On appeal from the Superior Court of New Jersey, Law Division, Middlesex County, Docket No. L-7695-09.
NOT FOR PUBLICATION WITHOUT THE APPROVAL OF THE APPELLATE DIVISION
Argued September 13, 2010
Before Judges Lisa and Reisner.
In these back-to-back appeals, which we now consolidate for disposition in a single opinion, defendants appeal from the October 23, 2009 order*fn1 allowing plaintiff to file a late notice of claim under the New Jersey Tort Claims Act, N.J.S.A. 59:1-1 to 12-3. We agree with defendants that the trial judge mistakenly exercised his discretion because the record cannot support a finding of the "extraordinary circumstances" standard required for late filing by N.J.S.A. 59:8-9. Accordingly, we reverse.
The only facts in the record are taken from plaintiff's certification in support of his motion to allow the late filing. At all relevant times, plaintiff was a corrections officer employed by the New Jersey Department of Corrections. In January 2008, defendant Detective James Darby of defendant South Plainfield Police Department issued a criminal complaint against plaintiff. The charge was presented to a grand jury by the defendant Middlesex County Prosecutor's Office and resulted in an indictment against plaintiff for hindering the apprehension of his grandson. The indictment against plaintiff was dismissed on December 12, 2008. Apparently, unspecified criminal charges continued to remain pending against plaintiff's grandson.
Plaintiff alleged that Darby "maliciously" filed the complaint against him and "purposely provided false information to the Grand Jury to secure the indictment." Plaintiff further alleged that as a result of these events his reputation was damaged, he was suspended from his employment, and he was "not allowed to carry a weapon or work overtime hours for approximately one month."
Plaintiff concluded his certification with the following statements, which are relevant to the legal sufficiency of the late claim notice:
8. My emotional state was adversely affected after I was falsely charged and treated unfairly.
9. After the dismissal of the false charges against me, I continued to suffer from stress from the emotional impact of dealing with my grandson's criminal matter. To this date, I continue to attend Court hearings with my family in support of my grandson.
10. I was also unaware of the legal requirements of the New Jersey Tort Claims Act and because of my emotional state, and for other reasons I was unable to secure the services of an attorney.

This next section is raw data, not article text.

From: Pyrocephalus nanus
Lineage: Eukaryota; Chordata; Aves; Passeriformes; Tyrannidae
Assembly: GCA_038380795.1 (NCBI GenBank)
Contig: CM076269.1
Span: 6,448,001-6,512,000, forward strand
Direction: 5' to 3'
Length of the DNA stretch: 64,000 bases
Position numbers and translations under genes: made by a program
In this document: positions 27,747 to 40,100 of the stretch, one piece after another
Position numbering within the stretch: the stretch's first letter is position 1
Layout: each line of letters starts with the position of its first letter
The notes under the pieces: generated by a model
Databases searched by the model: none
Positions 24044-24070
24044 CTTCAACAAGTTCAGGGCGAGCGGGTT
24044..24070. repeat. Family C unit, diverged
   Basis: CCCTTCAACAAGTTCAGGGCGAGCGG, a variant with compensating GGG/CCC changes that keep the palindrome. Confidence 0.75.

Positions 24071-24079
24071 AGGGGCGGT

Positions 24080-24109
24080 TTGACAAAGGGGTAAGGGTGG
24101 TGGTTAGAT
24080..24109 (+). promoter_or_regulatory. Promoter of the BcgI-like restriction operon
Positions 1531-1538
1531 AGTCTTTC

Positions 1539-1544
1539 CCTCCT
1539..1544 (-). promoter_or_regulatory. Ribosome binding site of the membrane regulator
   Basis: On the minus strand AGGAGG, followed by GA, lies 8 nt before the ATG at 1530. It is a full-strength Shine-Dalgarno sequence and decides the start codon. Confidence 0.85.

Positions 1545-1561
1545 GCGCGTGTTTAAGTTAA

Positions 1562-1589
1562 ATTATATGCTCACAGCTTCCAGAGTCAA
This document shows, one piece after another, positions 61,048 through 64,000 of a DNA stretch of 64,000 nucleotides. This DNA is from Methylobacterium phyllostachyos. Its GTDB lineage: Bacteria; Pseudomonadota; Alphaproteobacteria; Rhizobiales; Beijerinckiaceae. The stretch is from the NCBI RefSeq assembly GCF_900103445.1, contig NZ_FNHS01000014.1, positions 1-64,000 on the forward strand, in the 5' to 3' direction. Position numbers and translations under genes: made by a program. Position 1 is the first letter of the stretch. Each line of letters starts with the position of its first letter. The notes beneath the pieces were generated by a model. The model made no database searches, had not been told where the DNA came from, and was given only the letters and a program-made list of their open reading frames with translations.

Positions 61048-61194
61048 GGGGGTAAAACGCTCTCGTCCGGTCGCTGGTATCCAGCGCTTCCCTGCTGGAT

Plaintiff filed the motion on September 11, 2009. His cause of action against defendants accrued upon dismissal of the indictment on December 12, 2008. Muller Fuel Oil Co. v. Ins. Co. of No. Am., 95 N.J. Super. 564, 576-77 (App. Div. 1967). The motion was therefore filed about six months beyond the ninety-day period for filing claim notices prescribed by N.J.S.A. 59:8-8. Plaintiff sought to avail himself of the late claim provision of N.J.S.A. 59:8-9, which authorizes courts to permit a claim notice to be filed within one year of accrual of the cause of action if the public entity or employee will not be substantially prejudiced. That section also requires that a motion to allow late filing must be supported by affidavits based upon personal knowledge of the affiant showing sufficient reasons constituting extraordinary circumstances for his failure to file notice of claim within the period of time prescribed by section 59:8-8 of this act or to file a motion seeking leave to file a late notice of claim with a reasonable time thereafter. [N.J.S.A. 59:8-9 (emphasis added).]
The quoted portion of N.J.S.A. 59:8-9 resulted from a 1994 amendment, see L. 1994, c. 49, § 5, to the original version of that section, as enacted in 1972, which had required only that a motion to allow late filing be based upon affidavits showing sufficient reasons for his failure to file notice of claim within the period of time prescribed by section 59:8-8 of this act. [New Jersey Tort Claims Act, L. 1972, c. 45, § 59:8-9 (codified as amended at N.J.S.A. 59:8-9) (emphasis added).]
The amendment made two significant changes. It replaced the general "sufficient reasons" standard with a more demanding "extraordinary circumstances" standard. It also required applicants to demonstrate extraordinary circumstances not only for why they could not serve the notice of claim within ninety days, but also why they could not ...